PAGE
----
A completely different genre of text bears the title, Dresden Christ Superstar. Eine Farce in fünf Akten [A Farce in Five Acts]. It follows the Pathway of Remembrance in Dresden through its stations from ‘destruction’ to ‘resurrection’. Here, the fluffy Pink Rabbit delivers a commentary on staged events whereby Dresden does not only catch up with Jesus but overtakes him. In the end Dresden beats Jesus two to one. In their contribution, Dresden ruft [Dresden Calling] The Dresden Antifa Research Team traces the development of the largest Nazi march in Europe. They consider its significance inside the Nazi scene and, equally, the deeper linkages of the Nazi ‘mourning march’ with Dresden’s memorial culture. In Gedenken per Gesetz [Remembrance by Law] the group looks at the new laws regulating assemblies in Saxony. With the passing of the assembly law, first in January 2010, subsequently overturned in 2011 by the courts only to be passed again in 2012, the CDU/FDP (conservative and liberal coalition) succeeded in creating a legal régime in Saxony that not only puts National Socialism on the same footing as communism but also intervenes in the discourse of memorial politics and the political domain per se.

Rounding off this chapter Gunnar Schubert, in Zum Turme hebt es, zum Turme strebt es [To the tower it rises, to the tower it strives], takes issue with Dresden’s bourgeoisie, their lies about the beauty of the past and their escape into ornamentation. Together with Uwe Tellkamp’s The Tower, an acclaimed and now filmed novel about the survival of a bourgeoisie during the so-called second dictatorship on German soil, the author comes to the conclusion, ‘In the future it will not be possible to say anything meaningful about this city without taking into account in the description a zombie by the name of “Dresden Bourgeoisie”. If one understands how to read what Tellkamp wrote, not what he possibly wanted to say, one recognises the reactionary cultural stratum that forms a dome over the city that separates it from the living’.

The chapter CHRONOLOGISCH [CHRONOLOGICAL] undertakes a historical classification and contextualisation of Dresden during the period of National Socialism and well as a chronological account of memorial practices in the city. In ‚Plötzlich’, ‚Unerwartet’, ‚Sinnlos’ [‘Suddenly’, ‘Unexpectedly’, ‘Senselessly’] René Haase presents Dresden’s history before and during the Nazi period and shows how, in the light of historical facts, the claim the Dresden was an exception to history was correct but incomplete. This is because the National Socialist Gauhauptstadt [provincial capital] Dresden had, at certain levels, a special and even pioneering role so that the fairy tale about the ‘innocent’ and ‘militarily unimportant’ city on the Elbe has always been completely untenable. For almost seventy years now, the bombing of Dresden on the 13/14 February 1945 has been a fixed reference point in the memory and commemorative events in the city. Throughout those decades Dresden was the culmination and expression of the prevailing politics of history – from the anti-fascist and anti-imperialist position of the state in the GDR, via the closure (forget about the past – a ‘clean sheet’ restart) mindset and the new German self-confidence of the 1990s to the present-day memorial politics of the Berlin republic. In Gestern Dresden, heute Korea, morgen die ganze Welt [Yesterday Dresden, today Korea, tomorrow the whole world] Sophie Abbe describes the beginnings and development of an ideological spin imparted to the 13 February commemorations in the Soviet-occupied zone and the GDR. She investigates the question as to what signs and political contexts an anti-imperialist rhetoric in the historico-political discourse about National Socialism and the Second World War was established and, naturally, exercised an influence over the form and content of memorialisation in Dresden.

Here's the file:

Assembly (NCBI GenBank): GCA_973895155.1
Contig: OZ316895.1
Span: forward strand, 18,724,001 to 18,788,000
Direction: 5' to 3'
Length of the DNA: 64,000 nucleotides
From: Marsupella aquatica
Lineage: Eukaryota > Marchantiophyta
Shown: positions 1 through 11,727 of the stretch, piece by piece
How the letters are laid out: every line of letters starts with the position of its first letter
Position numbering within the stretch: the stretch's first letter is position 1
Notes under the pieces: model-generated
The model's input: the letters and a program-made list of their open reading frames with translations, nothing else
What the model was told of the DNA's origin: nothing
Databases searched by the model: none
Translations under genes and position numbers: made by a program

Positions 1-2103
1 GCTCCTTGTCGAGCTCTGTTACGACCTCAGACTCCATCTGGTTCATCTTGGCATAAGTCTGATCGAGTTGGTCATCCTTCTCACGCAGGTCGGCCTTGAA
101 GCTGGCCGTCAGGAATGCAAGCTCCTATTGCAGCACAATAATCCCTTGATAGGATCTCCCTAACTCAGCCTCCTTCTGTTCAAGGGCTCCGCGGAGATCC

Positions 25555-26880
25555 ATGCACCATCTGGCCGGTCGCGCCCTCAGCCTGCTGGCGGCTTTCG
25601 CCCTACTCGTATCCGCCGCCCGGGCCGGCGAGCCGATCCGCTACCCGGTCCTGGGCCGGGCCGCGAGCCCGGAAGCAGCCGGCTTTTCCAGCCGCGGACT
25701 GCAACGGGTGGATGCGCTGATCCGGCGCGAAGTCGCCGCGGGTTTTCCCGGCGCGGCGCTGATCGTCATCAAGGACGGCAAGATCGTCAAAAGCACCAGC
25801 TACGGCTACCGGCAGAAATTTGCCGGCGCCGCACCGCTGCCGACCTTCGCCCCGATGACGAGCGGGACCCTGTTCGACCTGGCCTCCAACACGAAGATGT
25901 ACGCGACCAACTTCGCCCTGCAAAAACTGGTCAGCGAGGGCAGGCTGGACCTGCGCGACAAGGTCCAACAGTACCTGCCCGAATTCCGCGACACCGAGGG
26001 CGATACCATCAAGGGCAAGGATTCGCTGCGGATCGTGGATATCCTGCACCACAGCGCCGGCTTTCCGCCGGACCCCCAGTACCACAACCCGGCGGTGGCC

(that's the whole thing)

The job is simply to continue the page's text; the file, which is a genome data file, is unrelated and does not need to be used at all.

In Aus alt mach neu [Make new from the old] Andrea Hübler describes two decades of the history of Dresden commemoration in unified Germany. In the process she focuses on the developments of meaning and content – from the closure mindset, the erasure of historical context and the stylisation of Dresden as a symbol of peace and conciliation to a modernised form of remembrance in which Dresden, in keeping with the times, acknowledges its past and carries its having-learned-from-it confession before it like a banner and now, every 13 February, claims everyone’s suffering for itself.

The final chapter, AKTIVISTISCH [ACTIVIST] looks back on twenty years of critical engagement with commemoration in Dresden. Various approaches to dealing with, and the interventions opposing, annual events in Dresden around the 13 February anniversary are presented in a chronology of protest.